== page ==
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NFL’s top man building in Scarborough

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Posted: Thursday, December 27, 2012 3:42 pm

SCARBOROUGH – The gated community at Prouts Neck in Scarborough has a long history of housing the rich and famous. Now, it appears Roger Goodell, commissioner of the National Football League since 2006, is moving to the neighborhood.

A $4.6 million, 6,110-square-foot home designed by New York City firm Miller & Wright Architects, now under construction at 4 Bohemia Way, officially belongs to Thomas Rice LLC. Records at the Cumberland County Registry of Deeds, the Scarborough Town Hall and the Maine Secretary of State website show Thomas Rice LLC purchased the building’s 1.15-acre lot, which has an expansive, unobstructed view of the Atlantic Ocean, for $5.87 million on Nov. 14, 2011 – a little more than one month after the limited liability company was created on Oct. 3.

Thomas Rice LLC is also the owner of record on an Aug. 27 building permit to tear down an existing structure and build the new home, as well as on permits issued in 2011 to renovate a second building on site as a guesthouse. However, Goodell is listed as the property owner on an Oct. 3 plumbing permit for William C. Lewis Jr. of Portland.

As commissioner, Goodell serves as the chief executive of NFL, a position that makes him one of the most powerful people in sports. He earns a reported $10 million per year, a number that is expected to increase as he works through a recently signed five-year contract extension.

Multiple sources working for subcontractors on site, as well as within the Scarborough Town Office, all say the Roger Goodell listed on the plumbing permit is the NFL commissioner, although none wanted to be cited as the one to say so.

“That’s what I hear,” said Code Enforcement Administrator Dave Grysk, the only one willing to speak on the record. “The contractors couldn’t say anything at first who they were working for, but I guess people do now know it’s him. It is as far as I know.”

Whoever is talking, the general contractor, Eider Investments of Scarborough, is still trying to keep a lid on things.

A woman who answered the phone as “Ashley” there on Friday refused to give her surname or position with the company. After asking how The Current came by its information, she said, “We can’t say anything about that. We have absolutely no comment.”

Apart from the plumbing permit, the only other direct connection to Goodall appears, oddly enough, on Scarborough’s Wikipedia page. On Sept. 20, an unregistered Wikipedia user, “Rgtheofficial,” added Goodell’s name to the list of “notable people” who have called Scarborough home.

What connection “Rgtheofficial” may have to Goodell is unclear, as the user’s only other edit to Wikipedia occurred on July 31, when he or she added information to the “early life and background” section of an entry for Joseph Lauzon Jr, a mixed martial artist from Brockton, Mass.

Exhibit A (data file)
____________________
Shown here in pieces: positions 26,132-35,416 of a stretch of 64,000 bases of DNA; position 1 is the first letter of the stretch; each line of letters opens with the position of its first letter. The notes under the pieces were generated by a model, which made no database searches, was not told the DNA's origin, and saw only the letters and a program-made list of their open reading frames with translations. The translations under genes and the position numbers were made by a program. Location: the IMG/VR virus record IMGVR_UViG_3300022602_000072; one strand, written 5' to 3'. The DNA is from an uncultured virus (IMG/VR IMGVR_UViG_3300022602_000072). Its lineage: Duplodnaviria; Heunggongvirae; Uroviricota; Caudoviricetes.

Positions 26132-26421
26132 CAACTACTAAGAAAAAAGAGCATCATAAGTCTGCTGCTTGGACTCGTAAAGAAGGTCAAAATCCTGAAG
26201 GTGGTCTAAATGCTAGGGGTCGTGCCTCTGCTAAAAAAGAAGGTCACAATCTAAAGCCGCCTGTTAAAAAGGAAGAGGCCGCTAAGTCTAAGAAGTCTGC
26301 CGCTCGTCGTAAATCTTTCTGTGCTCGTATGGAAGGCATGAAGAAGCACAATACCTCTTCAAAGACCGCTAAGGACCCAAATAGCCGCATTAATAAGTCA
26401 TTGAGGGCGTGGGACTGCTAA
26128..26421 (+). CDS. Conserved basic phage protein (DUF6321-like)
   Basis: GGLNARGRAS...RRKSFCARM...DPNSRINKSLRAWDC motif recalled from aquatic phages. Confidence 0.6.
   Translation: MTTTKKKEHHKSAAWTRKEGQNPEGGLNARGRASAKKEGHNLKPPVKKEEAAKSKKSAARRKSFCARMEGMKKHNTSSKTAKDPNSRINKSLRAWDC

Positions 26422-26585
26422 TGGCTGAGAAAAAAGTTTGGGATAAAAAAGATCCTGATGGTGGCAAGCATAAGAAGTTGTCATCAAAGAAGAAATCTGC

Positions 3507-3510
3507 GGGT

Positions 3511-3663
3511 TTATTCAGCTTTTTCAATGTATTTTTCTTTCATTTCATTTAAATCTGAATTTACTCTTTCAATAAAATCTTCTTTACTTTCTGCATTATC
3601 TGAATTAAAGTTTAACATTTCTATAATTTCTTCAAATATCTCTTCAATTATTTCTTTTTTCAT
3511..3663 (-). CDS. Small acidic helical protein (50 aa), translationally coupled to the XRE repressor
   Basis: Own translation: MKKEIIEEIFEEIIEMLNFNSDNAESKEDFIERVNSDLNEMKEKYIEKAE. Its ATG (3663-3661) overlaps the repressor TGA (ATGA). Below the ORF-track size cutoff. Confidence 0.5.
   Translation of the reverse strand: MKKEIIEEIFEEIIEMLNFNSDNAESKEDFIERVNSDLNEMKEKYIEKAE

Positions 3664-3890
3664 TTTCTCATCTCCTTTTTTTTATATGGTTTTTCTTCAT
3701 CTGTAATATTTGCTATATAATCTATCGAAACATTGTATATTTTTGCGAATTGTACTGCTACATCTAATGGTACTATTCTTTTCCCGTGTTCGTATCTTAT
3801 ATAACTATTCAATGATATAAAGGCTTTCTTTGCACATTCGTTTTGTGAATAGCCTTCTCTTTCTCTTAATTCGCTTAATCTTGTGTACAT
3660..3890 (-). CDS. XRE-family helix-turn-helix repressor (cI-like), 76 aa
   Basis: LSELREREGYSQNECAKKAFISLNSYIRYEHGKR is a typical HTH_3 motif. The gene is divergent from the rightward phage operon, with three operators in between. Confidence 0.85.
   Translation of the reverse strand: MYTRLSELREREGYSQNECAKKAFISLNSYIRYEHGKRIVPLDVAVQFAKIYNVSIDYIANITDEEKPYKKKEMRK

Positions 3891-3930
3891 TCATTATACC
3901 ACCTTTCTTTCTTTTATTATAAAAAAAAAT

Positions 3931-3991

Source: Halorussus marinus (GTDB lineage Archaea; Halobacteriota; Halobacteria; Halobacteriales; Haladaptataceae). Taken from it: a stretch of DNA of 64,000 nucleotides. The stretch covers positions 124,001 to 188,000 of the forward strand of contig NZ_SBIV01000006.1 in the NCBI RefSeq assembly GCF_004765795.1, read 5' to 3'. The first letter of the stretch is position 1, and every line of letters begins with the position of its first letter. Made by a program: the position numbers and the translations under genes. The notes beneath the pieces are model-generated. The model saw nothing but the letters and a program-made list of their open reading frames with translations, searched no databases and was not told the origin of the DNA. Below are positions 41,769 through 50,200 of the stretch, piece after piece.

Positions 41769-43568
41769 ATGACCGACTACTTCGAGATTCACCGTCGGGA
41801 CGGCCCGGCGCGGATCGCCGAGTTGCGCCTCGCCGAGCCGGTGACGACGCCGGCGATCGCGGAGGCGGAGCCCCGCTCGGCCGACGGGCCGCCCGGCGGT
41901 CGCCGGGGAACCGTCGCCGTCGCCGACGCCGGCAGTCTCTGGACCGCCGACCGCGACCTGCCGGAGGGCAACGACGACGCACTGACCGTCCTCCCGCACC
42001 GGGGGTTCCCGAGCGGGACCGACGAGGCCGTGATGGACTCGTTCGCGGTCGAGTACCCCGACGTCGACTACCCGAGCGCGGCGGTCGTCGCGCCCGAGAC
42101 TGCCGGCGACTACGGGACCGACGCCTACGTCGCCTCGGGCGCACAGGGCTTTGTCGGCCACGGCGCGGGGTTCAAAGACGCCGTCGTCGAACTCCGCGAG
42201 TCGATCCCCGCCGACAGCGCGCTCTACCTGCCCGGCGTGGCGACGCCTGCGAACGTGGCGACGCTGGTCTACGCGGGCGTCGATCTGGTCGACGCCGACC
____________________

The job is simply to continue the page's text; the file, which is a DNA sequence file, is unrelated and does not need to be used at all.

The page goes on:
The agent for Thomas Rice LLC is Tom S. Hanson, an attorney with the real estate practice group of Portland firm Bernstein Shur. He did not return a request for comment  before deadline for this week’s issue of The Current.

The address listed on building permits for Thomas Rice LLC is the 18th floor of 1177 Avenue of the Americas in New York City, while the contact person is given as Dan DaPaoli. The address belongs to WTAS, a tax consulting and financial advisory firm, for which DaPaoli is the managing director. He also did not return a request for comment.

Attempts to contact Goodell directly were diverted to the NFL’s public relations office. Voice mail messages left with three different PR representatives were not returned by deadline.

According to Scarborough Assessor Paul Lesperance, the Bohemia Way property is assessed at $5.38 million. That includes $4.75 million for the land and captures recent renovations to the guesthouse, but not the new home. Whether that work will be complete by the April 1 cutoff to be included on next year’s tax rolls is an open question, he said.

Because the Prouts Neck Association has a rule banning construction during the summer, Grysk says contractors are racing to get the work done in time.

“I know he wants to be in there this summer,” he said. “But to look at where they’re at – the foundation is in and the sticks are starting to go up, I don’t think myself that it’s going to happen.”

Some plans for the site already have been altered to speed the project along. On July 12, attorney John C. Bannon of Murray Plumb & Murray noted that an external staircase and a swimming pool had been cut from the plans, both of which Grysk said contributed to “building coverage area,” putting the lot over the town-allowed maximums in the Prouts Neck zone.

“Although we disagree about the swimming pool, my client and I believe that it is not worth holding up the project any longer while seeking an answer from the ZBA [Zoning Board of Appeals] or the courts,” wrote Bannon.

In December 2011, the Verrill Dana law firm filed an administrative appeal on behalf of the Phineas Sprague Trust to stop work on the guesthouse, citing the minimum number of dwellings allowed on the lot, but withdrew when it was noted the accessory building would not have a kitchen.

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